The Hull Daily Mail is celebrating its 125th birthday today with a series of special events and publications.
The Queen and Prime Minister David Cameron both joined in the celebration by sending a letter of congratulations to editor John Meehan.
The Hull Daily Mail, which is owned by Northcliffe Media, first hit the streets on 29 September, 1885, to report events in Hull and the East Riding region of Yorkshire.
Meehan said: “Our birthday is an opportunity to reflect upon our extraordinary history, but we can also look forward with confidence to many, many more years at the heart of all things local.
“It is also a time for all of us at the Mail to pay tribute to our readers, advertisers and retailers who have played such a vital part in our story.”
The milestone was marked by publication yesterday of a replica of the first ever edition and today’s paper will include a souvenir supplement on how the Mail has told the story of local life over the last 125 years.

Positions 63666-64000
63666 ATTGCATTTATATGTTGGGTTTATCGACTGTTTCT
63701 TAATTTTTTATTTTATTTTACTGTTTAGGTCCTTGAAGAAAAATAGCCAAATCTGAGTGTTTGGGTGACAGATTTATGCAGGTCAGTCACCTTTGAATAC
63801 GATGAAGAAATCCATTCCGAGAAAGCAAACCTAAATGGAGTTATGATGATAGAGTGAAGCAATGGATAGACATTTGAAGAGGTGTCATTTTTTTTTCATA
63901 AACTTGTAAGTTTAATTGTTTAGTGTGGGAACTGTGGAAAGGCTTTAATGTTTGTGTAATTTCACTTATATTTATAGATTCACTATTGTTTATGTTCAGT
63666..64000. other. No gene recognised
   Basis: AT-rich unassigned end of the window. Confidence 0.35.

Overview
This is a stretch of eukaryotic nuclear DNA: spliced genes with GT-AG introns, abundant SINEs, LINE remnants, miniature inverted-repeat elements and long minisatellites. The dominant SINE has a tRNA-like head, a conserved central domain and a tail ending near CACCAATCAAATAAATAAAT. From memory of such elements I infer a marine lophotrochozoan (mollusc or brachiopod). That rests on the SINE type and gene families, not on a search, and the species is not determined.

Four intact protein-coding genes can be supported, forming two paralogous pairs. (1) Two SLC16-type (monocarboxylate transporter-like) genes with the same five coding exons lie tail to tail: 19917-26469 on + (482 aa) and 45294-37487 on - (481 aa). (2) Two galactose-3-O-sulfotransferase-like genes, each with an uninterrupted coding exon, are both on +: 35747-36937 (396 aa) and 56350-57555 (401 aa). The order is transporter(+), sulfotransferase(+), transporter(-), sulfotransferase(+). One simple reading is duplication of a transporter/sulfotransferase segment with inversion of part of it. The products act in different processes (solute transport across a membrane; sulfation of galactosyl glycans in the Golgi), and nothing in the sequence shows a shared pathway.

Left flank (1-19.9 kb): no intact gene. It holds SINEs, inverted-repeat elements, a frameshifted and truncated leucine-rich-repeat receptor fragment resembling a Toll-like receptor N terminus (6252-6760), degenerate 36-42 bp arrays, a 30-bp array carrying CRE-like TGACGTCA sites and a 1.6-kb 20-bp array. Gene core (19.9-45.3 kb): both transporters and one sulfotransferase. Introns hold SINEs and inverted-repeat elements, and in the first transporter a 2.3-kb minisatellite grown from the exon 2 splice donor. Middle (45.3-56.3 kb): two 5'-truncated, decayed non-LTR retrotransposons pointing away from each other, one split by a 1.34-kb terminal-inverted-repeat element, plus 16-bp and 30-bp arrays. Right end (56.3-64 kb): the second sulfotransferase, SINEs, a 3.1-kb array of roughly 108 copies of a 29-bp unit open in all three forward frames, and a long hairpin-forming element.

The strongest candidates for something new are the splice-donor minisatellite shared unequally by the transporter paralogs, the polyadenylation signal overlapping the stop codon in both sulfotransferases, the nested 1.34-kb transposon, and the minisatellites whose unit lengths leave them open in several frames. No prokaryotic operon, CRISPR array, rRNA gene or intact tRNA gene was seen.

A special edition of the Mail’s Flashback nostalgia publication focusing on the history of the Mail is also on sale.
BBC Radio Humberside is broadcasting live from the Mail’s offices today, interviewing staff and readers about the papers’ contribution to the local community.
The Hull Daily Mail started its celebrations in January when it took a look back over its history by retelling a number of the stories that have graced its pages.
The paper was originally launched as a way of getting one of its founders elected as a Tory MP.
In the intervening years the Mail has covered a diverse range of stories, including the attack by a Russian fleet on a group of Hull trawlers in 1904, after it mistook them for Japanese warships.
Earlier this year the paper reprinted the details of two of the city’s aeronautical spectacles: the R38 airship’s crash over the Humber in 1921 – which killed 44 people – and the historic solo flight of Hull’s Amy Johnson to Australia in the 1930s.
The paper’s coverage of the 1941 ‘Blitzkrieg’ on the city, which devastated the port town and damaged the Mail’s offices, was also relived in its pages.